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This is a shockingly fantastic film. It was meant to start out as a filmed document of the Stones live comeback of '69 and instead, mostly, turned into a document of the Altamont Free Concert disaster. Indeed a young man was stabbed, Hunter Meredith was only 18.
I do object to Amazons review of this DVD stating, "the on-screen stabbing of a young African-American man (during 'Sympathy for the Devil,' no less)" In fact the song permormed at the time was 'Under My Thumb.' This sort of proves that Amazons reviewers don't actually watch the DVD's before reviewing them.
Still a fantastic film no less. The look on Jaggers face at the end, when he asks the film editor to rewind the section of film where Meredith Hunter is stabbed, shows total shock and empathy. And a short great scene I like where the camera pans across the studio to find Keith lying on his back behind the amps (for some reason) is quite amusing.
This film captures the Stones at the start of their live performances as we know them today. After a two and a half year absence from the stage they returned to a different musical world to the one they'd left. No longer did concerts last 30 minutes (although in the '69 tour they only played around 80 minutes a show, unlike other bands at the time clocking 2 hour concerts). The stage presences, the glam, Jaggers strutt all starts here.
After years of reading about this infamous concert in various Stones bio's/ magazine articles etc. to finally get the chance to see it was an exciting moment. What can I say!? It's every bit as unsettling and brutal as I'd been led to believe. The idea of the film was to show the Stones on their tour of America at the end of 1969, culminating in a free concert, Woodstock-style, at a suitable venue, which eventually became the Altamont Speedway when no suitable venue would give them permission. What started as a triumphant tour as witnessed in the early footage at Madison Square Garden quickly degenerated into chaos. The film is of course, notorious for showing an audience member (18 year old Meredith Hunter) being stabbed to death near the stage while the Stones are performing. The film-makers didn't know at the time that they'd caught a murder on camera. To them it was just another of several unsavoury scuffles that had been raging throughout the day. Watching Jaggers face as he's shown the fatal blows in an editing room is chilling. Several other scenes leave an indelible impression. The hideous faces of tripping, scruffy looking, hippies (God, these people are ugly!), the explosive bursts of violence from the Hell's Angels, the argument between Jack Cassady of the Jefferson Airplane and an Angel when the bands singer Marty Balin has been beaten up for questioning the Angels heavy-handedness. In fact, you can almost feel the nasty vibe coming through into the room as you're watching. I'm not someone who is easily shocked but I was left in a daze when the film had finished. To see an actual murder on film, rather than seeing one in a work of fiction, is a totally different experience and I couldn't get the scene out of my head for nearly 24 hours. Altamont signalled the end of the 60's dream in the most brutal way possible and Gimme Shelter captures this superbly. So, not an easy watch then but utterly essential viewing.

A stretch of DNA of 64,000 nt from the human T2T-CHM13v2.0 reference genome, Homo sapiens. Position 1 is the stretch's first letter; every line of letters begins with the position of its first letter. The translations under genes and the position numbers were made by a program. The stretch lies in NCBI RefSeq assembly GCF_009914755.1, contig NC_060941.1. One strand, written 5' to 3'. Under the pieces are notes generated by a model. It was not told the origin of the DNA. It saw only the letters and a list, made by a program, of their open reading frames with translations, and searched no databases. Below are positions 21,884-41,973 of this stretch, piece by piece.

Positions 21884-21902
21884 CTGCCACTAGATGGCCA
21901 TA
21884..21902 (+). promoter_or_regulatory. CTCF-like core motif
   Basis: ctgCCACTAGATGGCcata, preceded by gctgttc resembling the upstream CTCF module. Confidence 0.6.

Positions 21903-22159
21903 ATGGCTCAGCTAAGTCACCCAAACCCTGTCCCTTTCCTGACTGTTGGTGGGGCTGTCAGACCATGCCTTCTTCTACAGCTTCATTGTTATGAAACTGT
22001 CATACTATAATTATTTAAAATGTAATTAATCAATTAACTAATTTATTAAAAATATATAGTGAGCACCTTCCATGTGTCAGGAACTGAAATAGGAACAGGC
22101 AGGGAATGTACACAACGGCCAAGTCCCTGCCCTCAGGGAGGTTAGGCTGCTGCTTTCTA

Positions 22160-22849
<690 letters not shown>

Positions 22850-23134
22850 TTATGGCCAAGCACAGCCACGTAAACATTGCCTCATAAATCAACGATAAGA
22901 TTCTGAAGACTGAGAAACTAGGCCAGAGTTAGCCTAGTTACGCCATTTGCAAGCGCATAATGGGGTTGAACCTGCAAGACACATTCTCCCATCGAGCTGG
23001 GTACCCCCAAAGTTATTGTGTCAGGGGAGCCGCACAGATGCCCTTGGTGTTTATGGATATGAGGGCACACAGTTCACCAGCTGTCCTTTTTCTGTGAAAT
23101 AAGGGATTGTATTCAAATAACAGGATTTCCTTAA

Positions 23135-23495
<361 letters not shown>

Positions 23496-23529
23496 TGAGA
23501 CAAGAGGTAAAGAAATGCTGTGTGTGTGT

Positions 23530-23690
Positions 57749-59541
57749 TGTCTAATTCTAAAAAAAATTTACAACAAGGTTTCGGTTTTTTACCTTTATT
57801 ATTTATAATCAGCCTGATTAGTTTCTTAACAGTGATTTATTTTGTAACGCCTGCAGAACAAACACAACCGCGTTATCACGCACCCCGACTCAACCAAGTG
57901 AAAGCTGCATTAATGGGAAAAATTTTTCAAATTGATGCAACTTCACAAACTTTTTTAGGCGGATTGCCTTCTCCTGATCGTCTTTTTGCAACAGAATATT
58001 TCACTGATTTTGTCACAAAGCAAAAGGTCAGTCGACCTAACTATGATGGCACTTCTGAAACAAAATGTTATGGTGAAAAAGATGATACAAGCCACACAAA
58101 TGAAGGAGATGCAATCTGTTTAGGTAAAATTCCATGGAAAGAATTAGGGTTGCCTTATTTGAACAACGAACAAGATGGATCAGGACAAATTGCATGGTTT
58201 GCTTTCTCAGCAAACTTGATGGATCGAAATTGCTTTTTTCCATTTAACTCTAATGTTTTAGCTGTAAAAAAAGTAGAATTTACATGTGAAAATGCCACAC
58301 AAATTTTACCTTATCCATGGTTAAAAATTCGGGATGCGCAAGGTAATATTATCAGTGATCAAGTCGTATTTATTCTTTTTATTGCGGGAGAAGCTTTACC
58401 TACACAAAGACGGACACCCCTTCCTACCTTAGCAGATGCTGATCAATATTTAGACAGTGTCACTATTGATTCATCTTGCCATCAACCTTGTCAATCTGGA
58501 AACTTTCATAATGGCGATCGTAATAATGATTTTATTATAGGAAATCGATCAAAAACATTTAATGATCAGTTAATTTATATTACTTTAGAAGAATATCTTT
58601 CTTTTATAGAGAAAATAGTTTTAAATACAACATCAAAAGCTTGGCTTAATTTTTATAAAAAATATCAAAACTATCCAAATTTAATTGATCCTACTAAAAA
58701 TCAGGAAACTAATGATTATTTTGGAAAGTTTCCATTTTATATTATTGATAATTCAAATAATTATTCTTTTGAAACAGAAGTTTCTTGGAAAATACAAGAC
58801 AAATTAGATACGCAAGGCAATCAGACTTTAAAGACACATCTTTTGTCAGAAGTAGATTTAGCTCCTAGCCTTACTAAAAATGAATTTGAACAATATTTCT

If you're a fan of the Sixties or the Rolling Stones, you simply have to have this video. This is the Stones at their best before it all went tragically wrong at Altamont when 18 year old Meredith Hunter was stabbed to death in front of the stage by Hell's Angels. For many, this free concert by the Stones at Altamont at the end of 1969 spelt the end of the Sixties and the flower power era. For that reason alone, this is compulsive viewing for devotees of the genre.
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Despite being a 'rock doc' that has long since achieved legendary status, the Maysles brothers' Gimme Shelter, a dramatic account of the latter stages of the Rolling Stones' celebrated 1969 U.S. tour, owed its origins more to desperation than design. The Stones were keen to have at least part of their tour filmed for posterity and when a proposed deal with ace cinematographer Haskell Wexler fell through, the band hastily met up with the Maysles a couple of days before the Stones' two shows in New York City, giving the documentary-makers and their contacts carte blanche (and funding) to film whatever they liked. The result was a record of the shows at Madison Square Garden, a brief stopover at Muscle Shoals Sound Studio in Alabama, and, most memorably, the infamous end-of-tour free concert at Altamont Speedway east of San Francisco.
This is basically a film within a film: we watch the dramatic events as they happen, but we also see Mick Jagger and drummer Charlie Watts viewing a rough cut of the film months later in London with David Maysles and editor Charlotte Zwerin and reacting to the footage. It's a neat device. The tension builds pleasingly, with the scenes of the high-octane Stones onstage in New York being interspersed with scenes in California (principally in the huge office of celebrity lawyer Melvin Belli) showing the free-concert organisers in frantic action. The whole of the second half of this 91-minute rollercoaster is consequently taken up with the chaotic events at Altamont.
This documentary is enormously entertaining and is an almost perfect evocation of a time when hippie innocence and naivety were dying a death. In fact, we see the hippie dream become a nightmare before our very eyes, with the Bay Area Hells Angels at Altamont acting as the demons incarnate.Read more ›
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